December is National HIV/AIDS Awareness Month, and many people are unaware of the significant impact this virus can have on the liver. HIV is one of the leading causes of cirrhosis and NASH in the United States. Let’s take a closer look at why that is in our latest blog; read more below.
HIV is a virus that attacks the immune system, making the person infected susceptible to other infections and illnesses, which can lead to AIDS. AIDS is the most advanced stage of HIV infection and can dramatically reduce the lifespan of someone who contracts it. HIV is primarily transmitted through sexual contact but can also be passed through blood and needles.
The symptoms of HIV can vary depending on the person but can include fever, fatigue, weight loss, and muscle aches. There is no cure for HIV/AIDS, but treatments available can help prolong the life of someone who has it.
Many people with HIV are living long and healthy lives thanks to advances in treatment. However, HIV can still take a toll on the body, especially the liver. They often result in a build-up of fat in the liver, known as steatosis, which can lead to inflammation and scar tissue. In severe cases, this can progress to cirrhosis. In this serious condition, the liver cannot function at maximum capacity, so practicing good liver health practices are essential to prevent symptoms of cirrhosis.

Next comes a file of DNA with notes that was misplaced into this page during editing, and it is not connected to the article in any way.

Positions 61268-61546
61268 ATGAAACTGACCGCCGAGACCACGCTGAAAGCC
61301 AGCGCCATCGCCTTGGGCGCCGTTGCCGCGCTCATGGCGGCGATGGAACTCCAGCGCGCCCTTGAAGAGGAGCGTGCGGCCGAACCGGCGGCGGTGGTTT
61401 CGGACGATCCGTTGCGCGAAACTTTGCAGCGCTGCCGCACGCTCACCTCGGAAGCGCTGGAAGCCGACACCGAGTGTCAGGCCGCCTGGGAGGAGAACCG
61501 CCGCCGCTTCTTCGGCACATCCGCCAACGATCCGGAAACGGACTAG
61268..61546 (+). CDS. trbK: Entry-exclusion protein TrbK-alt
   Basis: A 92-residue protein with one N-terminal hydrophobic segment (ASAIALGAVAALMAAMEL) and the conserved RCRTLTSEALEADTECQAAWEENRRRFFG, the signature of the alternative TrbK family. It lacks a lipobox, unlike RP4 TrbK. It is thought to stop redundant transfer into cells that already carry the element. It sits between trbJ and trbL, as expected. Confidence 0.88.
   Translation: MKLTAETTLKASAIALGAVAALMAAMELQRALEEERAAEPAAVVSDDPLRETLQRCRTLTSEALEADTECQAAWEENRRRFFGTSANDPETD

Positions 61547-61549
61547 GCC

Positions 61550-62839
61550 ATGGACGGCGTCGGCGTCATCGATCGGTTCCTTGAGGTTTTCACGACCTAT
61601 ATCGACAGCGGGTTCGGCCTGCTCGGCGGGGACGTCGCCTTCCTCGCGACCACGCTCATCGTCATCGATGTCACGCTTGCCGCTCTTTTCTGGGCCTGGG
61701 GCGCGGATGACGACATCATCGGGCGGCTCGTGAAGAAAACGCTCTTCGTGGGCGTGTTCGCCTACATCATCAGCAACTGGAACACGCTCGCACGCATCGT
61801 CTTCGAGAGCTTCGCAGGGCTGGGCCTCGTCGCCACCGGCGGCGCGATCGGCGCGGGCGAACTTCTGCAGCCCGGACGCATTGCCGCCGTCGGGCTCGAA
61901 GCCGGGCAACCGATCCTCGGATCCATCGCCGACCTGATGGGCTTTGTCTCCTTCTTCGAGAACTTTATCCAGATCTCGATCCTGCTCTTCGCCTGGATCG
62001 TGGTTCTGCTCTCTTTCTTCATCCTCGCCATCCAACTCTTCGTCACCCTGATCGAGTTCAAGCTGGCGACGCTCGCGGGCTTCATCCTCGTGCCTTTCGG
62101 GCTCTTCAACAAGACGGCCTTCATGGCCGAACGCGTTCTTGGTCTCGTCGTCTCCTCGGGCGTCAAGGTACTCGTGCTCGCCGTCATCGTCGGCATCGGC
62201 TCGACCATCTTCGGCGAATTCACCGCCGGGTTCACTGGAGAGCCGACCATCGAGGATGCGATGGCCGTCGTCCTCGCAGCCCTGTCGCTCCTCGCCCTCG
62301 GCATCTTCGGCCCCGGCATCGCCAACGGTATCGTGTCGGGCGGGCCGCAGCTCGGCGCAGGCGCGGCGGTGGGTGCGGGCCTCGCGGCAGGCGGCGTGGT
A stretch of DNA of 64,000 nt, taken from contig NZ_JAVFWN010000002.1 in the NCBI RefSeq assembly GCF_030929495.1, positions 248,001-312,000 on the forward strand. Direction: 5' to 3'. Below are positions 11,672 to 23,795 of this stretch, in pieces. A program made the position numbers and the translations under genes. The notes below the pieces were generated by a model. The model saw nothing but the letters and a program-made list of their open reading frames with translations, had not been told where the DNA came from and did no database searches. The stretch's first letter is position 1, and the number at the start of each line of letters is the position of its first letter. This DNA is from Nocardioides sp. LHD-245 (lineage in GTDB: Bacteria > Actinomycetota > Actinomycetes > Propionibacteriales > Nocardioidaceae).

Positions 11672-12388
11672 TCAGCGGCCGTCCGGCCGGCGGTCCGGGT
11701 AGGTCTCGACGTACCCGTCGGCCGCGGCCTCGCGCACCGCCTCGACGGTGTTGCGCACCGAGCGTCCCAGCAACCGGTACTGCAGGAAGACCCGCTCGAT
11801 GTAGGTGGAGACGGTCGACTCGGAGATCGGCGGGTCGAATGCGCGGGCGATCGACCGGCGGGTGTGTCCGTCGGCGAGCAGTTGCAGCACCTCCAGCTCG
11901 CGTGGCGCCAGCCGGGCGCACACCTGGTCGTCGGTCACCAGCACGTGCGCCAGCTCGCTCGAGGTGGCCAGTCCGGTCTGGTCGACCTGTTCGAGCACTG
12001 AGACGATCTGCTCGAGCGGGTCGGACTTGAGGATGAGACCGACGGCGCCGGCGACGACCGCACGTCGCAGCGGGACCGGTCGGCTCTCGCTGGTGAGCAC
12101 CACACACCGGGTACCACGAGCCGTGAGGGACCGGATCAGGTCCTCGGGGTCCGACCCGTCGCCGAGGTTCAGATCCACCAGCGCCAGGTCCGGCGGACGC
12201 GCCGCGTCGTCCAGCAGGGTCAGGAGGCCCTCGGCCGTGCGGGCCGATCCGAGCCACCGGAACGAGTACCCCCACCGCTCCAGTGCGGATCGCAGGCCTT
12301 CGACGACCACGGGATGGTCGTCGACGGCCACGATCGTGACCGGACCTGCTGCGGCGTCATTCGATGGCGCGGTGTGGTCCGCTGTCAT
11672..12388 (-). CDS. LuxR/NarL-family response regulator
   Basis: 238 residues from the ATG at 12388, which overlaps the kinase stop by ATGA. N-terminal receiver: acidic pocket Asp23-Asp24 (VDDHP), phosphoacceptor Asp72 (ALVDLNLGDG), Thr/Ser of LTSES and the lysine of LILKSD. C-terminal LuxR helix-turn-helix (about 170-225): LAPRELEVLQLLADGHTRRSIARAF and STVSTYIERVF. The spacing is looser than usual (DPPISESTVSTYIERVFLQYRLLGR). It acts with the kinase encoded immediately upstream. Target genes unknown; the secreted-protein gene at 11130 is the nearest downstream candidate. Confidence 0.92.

Furthermore, NASH is more likely to develop in people who are overweight or obese or have diabetes, and those who are infected with HIV are more likely to fall into one of these categories. It’s important to note that with the way HIV attacks the body. These white blood cells fight off infection, making the body more susceptible to other diseases and infections when weakened. Once a person is infected, the virus begins to attack the white blood cells. One of these infections is hepatitis C, which is known to cause nonalcoholic fatty liver disease. It’s believed that HIV can weaken the liver over time, making it more susceptible to damage from hepatitis C.
The liver is an under-appreciated organ. It’s hidden away, and we usually don’t think about it until something goes wrong. Yet, the liver plays a vital role in keeping our bodies healthy and capable. It filters our blood, produces essential hormones, and even helps to digest food. When it’s working correctly, we don’t even know it’s there, but the same can’t be said when something goes wrong. So, next time you think about your liver, don’t forget to give it the love and attention It deserves it!
What are you waiting for? If you fear you may have liver damage or want to keep tabs on your liver health, don’t delay – request a FREE fibroscan appointment today! Visit our website to learn more today.